"There's a real basis for an agreement here, which is to have Rove, Miers, other White House people come in with a transcript – you have to have a transcript – but privately, at first," said Sen. Charles Schumer, D-N.Y. "As for the oath, I think it's better to have an oath. But as many have pointed out, there are statutes that say you have to tell the truth anyway."
Sen. Arlen Specter, the ranking Republican on the Senate Judiciary Committee, said later, "I think that Chuck Schumer and I may have come to agreement here ... on a very important issue — and that is the way to get the White House officials coming up."
"I believe that the transcript is indispensable, because if you don't have a transcript, you will walk out of the meeting and senators will, in perfectly good faith, have disagreements, so it's got to be in writing," Specter said.
White House counselor Dan Bartlett said Schumer and Specter were trying to "cobble together a proposal through sound bites on a Sunday show. What we have in writing from them is far different than that type of proposal."
"If you look at the formal request they've made to the White House, they are asking for documents that we feel that go to executive privilege, they're asking for--to have an open-ended commitment," Bartlett said.
Since allegations arose that the eight U.S. Attorneys were terminated for political reasons – as opposed to the performance issues cited by the Attorney General Alberto Gonzales – many Democrats and some Republicans in Congress have called for Gonzales's resignation.
On Thursday, Gonzales' former chief of staff, Kyle Sampson, told Congress his former boss was involved in the firings — despite claims by the Attorney General that he was not involved. The next day, Gonzales said he did not recall discussions over the U.S. Attorneys in question.
Gonzales on Friday sought to explain weeks of inconsistencies about how closely involved he had been in decisions to dismiss the U.S. Attorneys. He said he had been aware his staff was drawing up plans for the firings but did not recall taking part in discussions over which people would actually be told to go.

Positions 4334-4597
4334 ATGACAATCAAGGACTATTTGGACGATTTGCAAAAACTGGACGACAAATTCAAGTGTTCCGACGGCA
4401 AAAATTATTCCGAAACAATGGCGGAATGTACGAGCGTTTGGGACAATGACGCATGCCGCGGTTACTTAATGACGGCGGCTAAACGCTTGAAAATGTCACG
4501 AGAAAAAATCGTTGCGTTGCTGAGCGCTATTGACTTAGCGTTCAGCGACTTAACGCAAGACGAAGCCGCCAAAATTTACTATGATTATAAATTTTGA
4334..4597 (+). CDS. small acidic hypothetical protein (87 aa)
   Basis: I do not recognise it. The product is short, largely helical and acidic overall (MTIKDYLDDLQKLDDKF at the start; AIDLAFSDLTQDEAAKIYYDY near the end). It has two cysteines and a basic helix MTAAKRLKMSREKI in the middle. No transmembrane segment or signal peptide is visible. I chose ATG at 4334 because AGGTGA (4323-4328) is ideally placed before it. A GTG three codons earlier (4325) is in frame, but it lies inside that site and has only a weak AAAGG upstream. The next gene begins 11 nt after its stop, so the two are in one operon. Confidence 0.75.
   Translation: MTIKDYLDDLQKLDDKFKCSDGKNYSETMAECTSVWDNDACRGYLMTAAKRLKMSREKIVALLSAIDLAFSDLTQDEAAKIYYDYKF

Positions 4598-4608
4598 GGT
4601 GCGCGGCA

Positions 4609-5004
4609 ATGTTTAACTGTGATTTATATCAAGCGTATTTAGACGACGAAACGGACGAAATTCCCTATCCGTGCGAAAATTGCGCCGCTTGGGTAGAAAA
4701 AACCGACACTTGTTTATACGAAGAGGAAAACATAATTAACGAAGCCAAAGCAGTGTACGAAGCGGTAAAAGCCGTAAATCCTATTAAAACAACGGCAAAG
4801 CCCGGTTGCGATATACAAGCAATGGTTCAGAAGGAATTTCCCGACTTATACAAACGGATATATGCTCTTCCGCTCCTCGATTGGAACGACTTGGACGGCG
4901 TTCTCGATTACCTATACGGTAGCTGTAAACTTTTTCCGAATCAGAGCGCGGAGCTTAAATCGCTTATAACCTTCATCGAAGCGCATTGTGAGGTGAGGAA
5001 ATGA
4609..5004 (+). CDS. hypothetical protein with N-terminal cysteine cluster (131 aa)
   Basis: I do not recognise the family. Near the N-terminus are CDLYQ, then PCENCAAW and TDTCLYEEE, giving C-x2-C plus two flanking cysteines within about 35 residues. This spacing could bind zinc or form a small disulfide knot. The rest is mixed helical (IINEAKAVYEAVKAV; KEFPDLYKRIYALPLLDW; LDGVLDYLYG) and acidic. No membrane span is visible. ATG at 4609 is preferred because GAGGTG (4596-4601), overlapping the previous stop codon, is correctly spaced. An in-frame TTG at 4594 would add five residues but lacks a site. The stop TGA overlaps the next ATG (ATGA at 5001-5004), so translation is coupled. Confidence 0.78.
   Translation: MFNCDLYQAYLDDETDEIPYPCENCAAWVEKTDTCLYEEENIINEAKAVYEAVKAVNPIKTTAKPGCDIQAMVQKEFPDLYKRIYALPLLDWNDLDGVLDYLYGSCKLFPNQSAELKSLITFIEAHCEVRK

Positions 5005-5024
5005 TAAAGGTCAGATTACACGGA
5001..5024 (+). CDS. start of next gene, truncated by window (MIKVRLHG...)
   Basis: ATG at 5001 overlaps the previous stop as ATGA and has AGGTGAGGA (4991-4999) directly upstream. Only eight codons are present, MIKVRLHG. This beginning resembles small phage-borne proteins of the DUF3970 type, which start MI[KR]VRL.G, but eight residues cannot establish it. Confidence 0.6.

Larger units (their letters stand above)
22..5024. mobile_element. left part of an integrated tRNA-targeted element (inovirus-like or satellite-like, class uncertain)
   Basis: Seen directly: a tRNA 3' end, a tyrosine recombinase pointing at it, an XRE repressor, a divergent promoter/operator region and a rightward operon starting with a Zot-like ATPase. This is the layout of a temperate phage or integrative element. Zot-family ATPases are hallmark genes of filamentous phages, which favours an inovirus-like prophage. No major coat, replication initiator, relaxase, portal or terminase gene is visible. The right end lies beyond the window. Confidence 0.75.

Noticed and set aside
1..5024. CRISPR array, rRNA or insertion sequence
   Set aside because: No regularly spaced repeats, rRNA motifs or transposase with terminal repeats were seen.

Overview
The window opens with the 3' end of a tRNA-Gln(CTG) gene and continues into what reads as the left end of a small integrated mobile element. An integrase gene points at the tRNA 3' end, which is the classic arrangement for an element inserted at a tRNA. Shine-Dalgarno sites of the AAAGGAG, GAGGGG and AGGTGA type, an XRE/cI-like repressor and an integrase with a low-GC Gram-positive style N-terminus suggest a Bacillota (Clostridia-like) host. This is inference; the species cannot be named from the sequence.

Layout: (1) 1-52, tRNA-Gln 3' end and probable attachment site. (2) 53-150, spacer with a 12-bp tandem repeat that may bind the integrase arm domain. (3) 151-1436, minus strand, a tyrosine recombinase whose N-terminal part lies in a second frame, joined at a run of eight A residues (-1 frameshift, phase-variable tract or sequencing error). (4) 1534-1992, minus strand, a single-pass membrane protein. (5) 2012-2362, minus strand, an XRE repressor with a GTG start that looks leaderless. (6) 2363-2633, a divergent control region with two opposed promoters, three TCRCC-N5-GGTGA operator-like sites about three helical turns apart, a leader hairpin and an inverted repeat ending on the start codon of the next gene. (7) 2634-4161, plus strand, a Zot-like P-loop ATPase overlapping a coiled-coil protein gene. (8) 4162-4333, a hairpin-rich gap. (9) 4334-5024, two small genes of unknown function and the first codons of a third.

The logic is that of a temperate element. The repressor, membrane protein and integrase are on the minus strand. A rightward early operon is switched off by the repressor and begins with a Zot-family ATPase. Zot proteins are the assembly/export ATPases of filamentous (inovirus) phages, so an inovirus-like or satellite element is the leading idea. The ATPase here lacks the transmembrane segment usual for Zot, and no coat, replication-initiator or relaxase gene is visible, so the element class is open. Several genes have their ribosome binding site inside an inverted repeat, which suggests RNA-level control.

"I believe in truth and accountability, and every step that I've taken is consistent with that principle," Gonzales said in Boston. "At the end of the day, I know what I did. And I know that the motivations for the decisions that I made were not based upon improper reasons."
Asked why he had not resigned, as some Democrats and Republicans have demanded, he said: "I am fighting for the truth."
Gonzales will face the Senate Judiciary Committee on April 17. Schumer said Gonzales's reputation has been so damaged, he isn't sure the Attorney General can continue to be effective.
"There are so many misstatements out there and so many contradictions that whatever happens in his testimony, I don't think he can continue as Attorney General," he said.
"I think he has to explain what he did when he said he wasn't involved in any discussions," Specter said, "I believe he's entitled to a so-called day in court."
Specter said that if the attorney general has reason to apologize to the American people, he should.
Meanwhile, Bartlett accused Democrats of trying to drag out the scandal by waiting several weeks for Gonzales to testify before the committee.
"Nothing has emerged in this testimony or in the documents that have been released that any sort of political or wrongdoing has taken place ... I think it makes you ask the question what the Democrats are really up to," he said.